There's blood in the Tampa Bay water five games into the Buccaneers' second season under coach Greg Schiano. Sworn enemies might not have scripted a beginning this sinister. The Josh Freeman debacle was damaging enough on its own to doom a head coach. Multiple MRSA infections and an inexplicable run of fourth-quarter disasters have wrested from Schiano any control of the public narrative. Only winning can save Schiano from being portrayed as a coach whose authoritarian style ran a capable team into the ground.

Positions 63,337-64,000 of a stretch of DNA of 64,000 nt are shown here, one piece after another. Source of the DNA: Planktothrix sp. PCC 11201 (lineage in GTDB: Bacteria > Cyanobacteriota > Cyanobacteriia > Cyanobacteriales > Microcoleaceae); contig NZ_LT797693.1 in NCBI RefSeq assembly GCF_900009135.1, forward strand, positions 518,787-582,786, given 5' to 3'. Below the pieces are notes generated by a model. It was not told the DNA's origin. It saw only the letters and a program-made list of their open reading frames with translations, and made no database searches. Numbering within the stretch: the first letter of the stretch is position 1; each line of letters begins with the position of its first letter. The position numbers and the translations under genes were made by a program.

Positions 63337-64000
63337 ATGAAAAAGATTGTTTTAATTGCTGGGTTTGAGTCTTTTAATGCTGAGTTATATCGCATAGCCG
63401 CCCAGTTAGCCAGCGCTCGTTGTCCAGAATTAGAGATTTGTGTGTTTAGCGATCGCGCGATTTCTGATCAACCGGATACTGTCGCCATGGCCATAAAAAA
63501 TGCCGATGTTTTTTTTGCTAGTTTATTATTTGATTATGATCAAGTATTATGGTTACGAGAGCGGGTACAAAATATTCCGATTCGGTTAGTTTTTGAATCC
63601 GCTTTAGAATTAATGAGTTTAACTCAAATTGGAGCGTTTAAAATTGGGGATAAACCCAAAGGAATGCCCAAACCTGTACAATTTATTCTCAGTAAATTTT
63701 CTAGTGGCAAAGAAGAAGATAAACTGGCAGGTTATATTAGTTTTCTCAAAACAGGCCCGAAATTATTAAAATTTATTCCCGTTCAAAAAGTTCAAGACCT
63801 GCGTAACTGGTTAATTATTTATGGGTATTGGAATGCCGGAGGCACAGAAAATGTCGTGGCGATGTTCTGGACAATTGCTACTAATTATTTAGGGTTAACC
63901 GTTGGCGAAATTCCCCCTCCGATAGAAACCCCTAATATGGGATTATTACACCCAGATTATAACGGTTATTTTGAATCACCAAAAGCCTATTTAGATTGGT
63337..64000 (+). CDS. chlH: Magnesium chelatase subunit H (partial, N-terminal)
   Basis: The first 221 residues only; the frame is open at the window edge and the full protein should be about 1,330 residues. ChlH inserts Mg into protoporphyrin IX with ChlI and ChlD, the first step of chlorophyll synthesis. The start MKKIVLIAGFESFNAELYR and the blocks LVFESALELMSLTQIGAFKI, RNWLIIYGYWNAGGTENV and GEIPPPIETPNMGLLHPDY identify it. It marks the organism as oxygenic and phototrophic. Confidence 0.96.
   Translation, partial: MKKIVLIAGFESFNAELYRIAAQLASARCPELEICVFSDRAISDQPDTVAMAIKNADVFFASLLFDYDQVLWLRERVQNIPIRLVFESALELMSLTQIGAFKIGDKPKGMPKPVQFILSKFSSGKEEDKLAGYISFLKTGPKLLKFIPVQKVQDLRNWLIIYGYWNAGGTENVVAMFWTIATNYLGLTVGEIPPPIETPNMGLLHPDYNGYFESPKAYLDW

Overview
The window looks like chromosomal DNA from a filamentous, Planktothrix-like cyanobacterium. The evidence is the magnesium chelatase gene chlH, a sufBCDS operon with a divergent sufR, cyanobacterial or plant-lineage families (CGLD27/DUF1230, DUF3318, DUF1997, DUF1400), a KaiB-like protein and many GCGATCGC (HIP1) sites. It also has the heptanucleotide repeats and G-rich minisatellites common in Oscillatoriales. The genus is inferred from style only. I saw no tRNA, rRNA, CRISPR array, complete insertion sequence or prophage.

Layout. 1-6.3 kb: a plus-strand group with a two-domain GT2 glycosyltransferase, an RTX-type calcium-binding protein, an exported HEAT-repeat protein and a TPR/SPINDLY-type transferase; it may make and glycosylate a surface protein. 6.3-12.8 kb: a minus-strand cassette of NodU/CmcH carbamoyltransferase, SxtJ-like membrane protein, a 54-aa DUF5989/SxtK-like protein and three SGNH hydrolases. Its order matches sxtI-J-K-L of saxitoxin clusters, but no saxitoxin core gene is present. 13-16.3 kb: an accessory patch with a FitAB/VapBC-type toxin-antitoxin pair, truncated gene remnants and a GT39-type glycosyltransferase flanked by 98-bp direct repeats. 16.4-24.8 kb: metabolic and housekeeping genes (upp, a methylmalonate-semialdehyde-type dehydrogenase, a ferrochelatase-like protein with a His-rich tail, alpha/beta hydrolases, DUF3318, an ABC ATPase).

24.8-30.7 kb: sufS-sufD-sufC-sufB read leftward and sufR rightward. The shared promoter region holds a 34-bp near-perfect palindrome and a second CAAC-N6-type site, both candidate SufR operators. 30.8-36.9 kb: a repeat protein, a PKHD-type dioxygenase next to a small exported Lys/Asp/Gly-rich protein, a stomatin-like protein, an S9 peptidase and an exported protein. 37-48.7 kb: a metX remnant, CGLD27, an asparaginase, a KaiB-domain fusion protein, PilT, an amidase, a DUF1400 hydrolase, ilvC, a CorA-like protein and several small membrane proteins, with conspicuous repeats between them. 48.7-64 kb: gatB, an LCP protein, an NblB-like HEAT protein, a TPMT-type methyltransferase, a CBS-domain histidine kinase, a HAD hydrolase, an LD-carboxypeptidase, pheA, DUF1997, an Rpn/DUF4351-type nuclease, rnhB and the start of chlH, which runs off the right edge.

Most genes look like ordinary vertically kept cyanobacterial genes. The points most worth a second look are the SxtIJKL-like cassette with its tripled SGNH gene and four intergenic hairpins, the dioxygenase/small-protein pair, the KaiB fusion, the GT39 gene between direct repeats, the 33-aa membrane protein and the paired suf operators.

Perception is always a few wins or losses from becoming reality in the NFL, but that doesn't make it the truth. And, in the Buccaneers' case, verifiable football reasons explain their 1-9 record in their past 10 games (0-5 this season) much more credibly than vague implications that the coach has "lost the locker room" or the team is in disarray. The Bucs' quarterback play in this 1-9 stretch mirrors what it was when former coach Rahim Morris lost his final 10 games. Back then, popular belief held that Morris was too much the players' coach. But then, as now, a tempting narrative can obscure the important truths.